A couple of weeks ago I did a post about a favorite Christmas hymn, “O Come, O Come, Emmanuel.” This morning I woke up thinking about another favorite, “O Holy Night.”
O Holy Night wasn’t traditionally sung in the Presbyterian church of my childhood. It was saved for special solos and performances outside the regular church service. At least in my experience. But my favorite memory of this hymn is from Christmas gatherings (and also Thanksgiving gatherings) at my aunt and uncle’s house in Jackson, Mississippi, in the 1950s through the 1980s. Aunt Barbara Jo was the “glue” in our extended family. Ten years younger than her older brother—my father—Barbara Jo was always more like an older sister to me. She loved family and she loved having us all in her home. Uncle Dan was a military man with a career in the Mississippi National Guard. But he had a softer side, and the most beautiful tenor voice I’ve ever heard. My father was also a tenor. When my Aunt Joy was visiting from Texas, she would play the piano (by ear) and we’d all gather around and sing Christmas carols. At some point everyone would get quiet and we’d know it was time for O Holy Night. As Joy played, my father and Uncle Dan sang the most beautiful duet, always moving me to tears.
So, this morning I did a little research, learning something of the song’s history. It was written in 1847. In light of our country’s (and the world’s) current political unrest, I found it interesting that the history of this beloved Christmas song is also filled with politics and war. Here’s more of the story, from a post by Tsh Oxenreider at (in)courage:
A parish priest in a small French town commissioned a local poet and wine commissionaire, Placide Cappeau de Roquemaure, to write a poem for the village’s Christmas Eve mass. Cappeau read through the birth of Christ in the gospel of Luke en route to Paris, and finished the poem O Holy Night by the time he reached the city.
Cappeau turned to his friend, Adolphe Charles Adams, to compose the music to the poem, and three weeks later, the song was sung in the village on Christmas Eve. Initially, Cantique de Noel (the song’s French name) was widely loved by the Church in France, but when leaders learned that Cappeau was a socialist and Adams a Jew, the song was uniformly denounced as unfit for church services. But the common French people loved it so much, they continued to sing it.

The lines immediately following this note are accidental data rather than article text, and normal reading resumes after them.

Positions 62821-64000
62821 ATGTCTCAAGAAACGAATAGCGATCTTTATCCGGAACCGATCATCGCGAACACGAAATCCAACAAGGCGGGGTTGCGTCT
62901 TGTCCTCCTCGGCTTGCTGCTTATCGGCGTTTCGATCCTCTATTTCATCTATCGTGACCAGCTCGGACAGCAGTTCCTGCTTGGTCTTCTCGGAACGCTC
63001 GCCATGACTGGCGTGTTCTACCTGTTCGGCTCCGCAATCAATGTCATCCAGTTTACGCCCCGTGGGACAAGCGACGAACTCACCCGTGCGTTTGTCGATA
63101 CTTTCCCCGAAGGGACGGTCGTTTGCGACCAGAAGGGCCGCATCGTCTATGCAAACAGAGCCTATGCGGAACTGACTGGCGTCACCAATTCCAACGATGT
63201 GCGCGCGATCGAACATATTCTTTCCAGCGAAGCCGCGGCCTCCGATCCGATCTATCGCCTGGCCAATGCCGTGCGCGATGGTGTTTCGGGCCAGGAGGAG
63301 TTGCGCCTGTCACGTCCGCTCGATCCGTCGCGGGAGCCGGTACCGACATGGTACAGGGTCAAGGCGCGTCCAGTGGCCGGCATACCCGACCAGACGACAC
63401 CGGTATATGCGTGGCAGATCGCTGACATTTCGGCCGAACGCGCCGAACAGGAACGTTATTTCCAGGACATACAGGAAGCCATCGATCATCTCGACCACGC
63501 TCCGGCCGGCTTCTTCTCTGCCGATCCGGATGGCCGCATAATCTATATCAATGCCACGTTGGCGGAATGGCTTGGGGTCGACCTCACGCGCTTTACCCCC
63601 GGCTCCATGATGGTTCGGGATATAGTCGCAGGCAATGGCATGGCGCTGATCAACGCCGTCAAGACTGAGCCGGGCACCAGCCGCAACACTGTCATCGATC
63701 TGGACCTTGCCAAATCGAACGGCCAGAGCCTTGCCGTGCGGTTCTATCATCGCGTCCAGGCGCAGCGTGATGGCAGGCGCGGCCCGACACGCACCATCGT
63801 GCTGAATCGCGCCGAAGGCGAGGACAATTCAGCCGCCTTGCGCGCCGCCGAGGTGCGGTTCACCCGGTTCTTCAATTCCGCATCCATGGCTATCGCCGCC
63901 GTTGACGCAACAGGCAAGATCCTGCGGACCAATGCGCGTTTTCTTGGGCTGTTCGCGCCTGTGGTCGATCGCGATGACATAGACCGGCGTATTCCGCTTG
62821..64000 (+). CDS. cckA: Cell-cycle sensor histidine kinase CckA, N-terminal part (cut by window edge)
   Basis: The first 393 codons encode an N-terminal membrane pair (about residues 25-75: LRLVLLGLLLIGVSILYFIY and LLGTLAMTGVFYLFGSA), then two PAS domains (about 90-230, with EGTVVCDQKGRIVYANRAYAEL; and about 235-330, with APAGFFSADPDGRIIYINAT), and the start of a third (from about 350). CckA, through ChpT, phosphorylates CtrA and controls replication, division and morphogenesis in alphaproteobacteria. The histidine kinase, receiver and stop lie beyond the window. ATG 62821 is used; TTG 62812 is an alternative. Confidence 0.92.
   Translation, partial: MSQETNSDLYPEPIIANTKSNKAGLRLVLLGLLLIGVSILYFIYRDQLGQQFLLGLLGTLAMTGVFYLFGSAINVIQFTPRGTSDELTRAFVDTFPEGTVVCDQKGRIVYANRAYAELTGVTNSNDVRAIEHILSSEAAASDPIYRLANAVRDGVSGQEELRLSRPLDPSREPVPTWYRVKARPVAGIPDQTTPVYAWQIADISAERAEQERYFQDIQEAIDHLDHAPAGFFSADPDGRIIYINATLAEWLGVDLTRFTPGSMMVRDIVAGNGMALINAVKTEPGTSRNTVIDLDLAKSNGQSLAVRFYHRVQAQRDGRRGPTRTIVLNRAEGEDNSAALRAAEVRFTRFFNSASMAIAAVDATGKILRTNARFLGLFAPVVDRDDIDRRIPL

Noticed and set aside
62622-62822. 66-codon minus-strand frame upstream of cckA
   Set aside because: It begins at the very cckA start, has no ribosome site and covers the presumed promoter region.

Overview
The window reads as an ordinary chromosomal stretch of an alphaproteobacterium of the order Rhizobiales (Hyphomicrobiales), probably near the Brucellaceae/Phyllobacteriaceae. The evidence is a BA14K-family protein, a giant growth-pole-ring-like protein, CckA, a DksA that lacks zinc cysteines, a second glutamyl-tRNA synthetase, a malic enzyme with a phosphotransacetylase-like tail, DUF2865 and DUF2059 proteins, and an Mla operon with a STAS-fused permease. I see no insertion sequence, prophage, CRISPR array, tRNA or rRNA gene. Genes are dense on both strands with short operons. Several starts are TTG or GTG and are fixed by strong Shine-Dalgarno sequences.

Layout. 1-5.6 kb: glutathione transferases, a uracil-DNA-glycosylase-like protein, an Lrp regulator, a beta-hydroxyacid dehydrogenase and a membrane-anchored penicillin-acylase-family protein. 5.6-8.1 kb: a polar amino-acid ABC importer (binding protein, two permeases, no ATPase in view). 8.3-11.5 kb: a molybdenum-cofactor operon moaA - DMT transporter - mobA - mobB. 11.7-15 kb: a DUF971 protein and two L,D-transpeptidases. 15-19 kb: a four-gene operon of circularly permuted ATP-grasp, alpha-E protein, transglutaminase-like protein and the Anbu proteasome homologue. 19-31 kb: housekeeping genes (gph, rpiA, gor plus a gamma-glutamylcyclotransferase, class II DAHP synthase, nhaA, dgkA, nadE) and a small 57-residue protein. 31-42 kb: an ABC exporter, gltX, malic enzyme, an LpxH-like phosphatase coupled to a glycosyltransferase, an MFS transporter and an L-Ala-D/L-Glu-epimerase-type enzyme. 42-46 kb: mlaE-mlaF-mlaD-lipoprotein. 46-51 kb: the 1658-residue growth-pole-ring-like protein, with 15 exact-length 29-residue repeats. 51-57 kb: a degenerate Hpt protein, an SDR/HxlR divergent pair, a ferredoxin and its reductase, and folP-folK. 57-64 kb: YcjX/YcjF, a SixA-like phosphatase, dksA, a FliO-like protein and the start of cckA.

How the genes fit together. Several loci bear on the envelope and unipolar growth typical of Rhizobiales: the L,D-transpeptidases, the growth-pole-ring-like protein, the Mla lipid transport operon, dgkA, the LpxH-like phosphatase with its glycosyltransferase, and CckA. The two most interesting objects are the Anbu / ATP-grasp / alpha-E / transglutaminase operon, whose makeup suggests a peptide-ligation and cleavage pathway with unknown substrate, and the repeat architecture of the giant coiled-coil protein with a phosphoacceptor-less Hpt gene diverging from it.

The song came to the U.S. via John Sullival Dwight, an abolitionist during the Civil War. Moved by the line in the third verse, “Chains shall he break, for the slave is our brother, and in His Name all oppression shall cease,” he published it in his magazine and quickly found favor in the north during the war.
Even though it was banned in France, the song was still popular among the people. On Christmas Eve in 1871, in the midst of fierce fighting between France and Germany during the Franco-Prussian War, a unarmed French soldier jumped out of the trenches, walked into the battlefield, and started singing, “Minuit, Chretiens, c’est l’heure solennelle ou L’Homme Dieu descendit jusqu’a nous,” the song’s first line in French.
After singing all three verses, a German solider emerged and started singing, “Vom Himmel noch, da komm’ ich her. Ich bring’ euch gute neue Mar, Der guten Mar bring’ ich so viel, Davon ich sing’n und sagen will,” the beginning of a popular hymn by Martin Luther.
Fighting stopped for the next 24 hours in honor of Christmas Day. Soon after, the French Church re-embraced O Holy Night.
My wish these days leading up to Christmas is that we would embrace one another, and that the fighting would stop.
Click here to enjoy Jordan Smith’s wonderful tenor voice in this arrangement of O Holy Night.